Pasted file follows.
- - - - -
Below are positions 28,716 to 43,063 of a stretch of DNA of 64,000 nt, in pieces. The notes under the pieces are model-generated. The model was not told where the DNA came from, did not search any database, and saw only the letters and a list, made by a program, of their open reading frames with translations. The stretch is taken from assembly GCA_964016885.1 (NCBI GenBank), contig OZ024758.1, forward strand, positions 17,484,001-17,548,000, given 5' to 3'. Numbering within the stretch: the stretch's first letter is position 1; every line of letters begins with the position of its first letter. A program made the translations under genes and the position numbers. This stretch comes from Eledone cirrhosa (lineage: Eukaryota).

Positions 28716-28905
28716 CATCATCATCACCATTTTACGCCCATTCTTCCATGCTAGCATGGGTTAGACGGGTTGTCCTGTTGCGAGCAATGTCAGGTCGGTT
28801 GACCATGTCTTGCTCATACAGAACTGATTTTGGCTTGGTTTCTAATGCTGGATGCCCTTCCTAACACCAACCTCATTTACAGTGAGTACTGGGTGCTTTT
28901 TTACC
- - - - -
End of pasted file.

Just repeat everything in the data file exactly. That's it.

Below are positions 28,716 to 43,063 of a stretch of DNA of 64,000 nt, in pieces. The notes under the pieces are model-generated. The model was not told where the DNA came from, did not search any database, and saw only the letters and a list, made by a program, of their open reading frames with translations. The stretch is taken from assembly GCA_964016885.1 (NCBI GenBank), contig OZ024758.1, forward strand, positions 17,484,001-17,548,000, given 5' to 3'. Numbering within the stretch: the stretch's first letter is position 1; every line of letters begins with the position of its first letter. A program made the translations under genes and the position numbers. This stretch comes from Eledone cirrhosa (lineage: Eukaryota).

Positions 28716-28905
28716 CATCATCATCACCATTTTACGCCCATTCTTCCATGCTAGCATGGGTTAGACGGGTTGTCCTGTTGCGAGCAATGTCAGGTCGGTT
28801 GACCATGTCTTGCTCATACAGAACTGATTTTGGCTTGGTTTCTAATGCTGGATGCCCTTCCTAACACCAACCTCATTTACAGTGAGTACTGGGTGCTTTT
28901 TTACC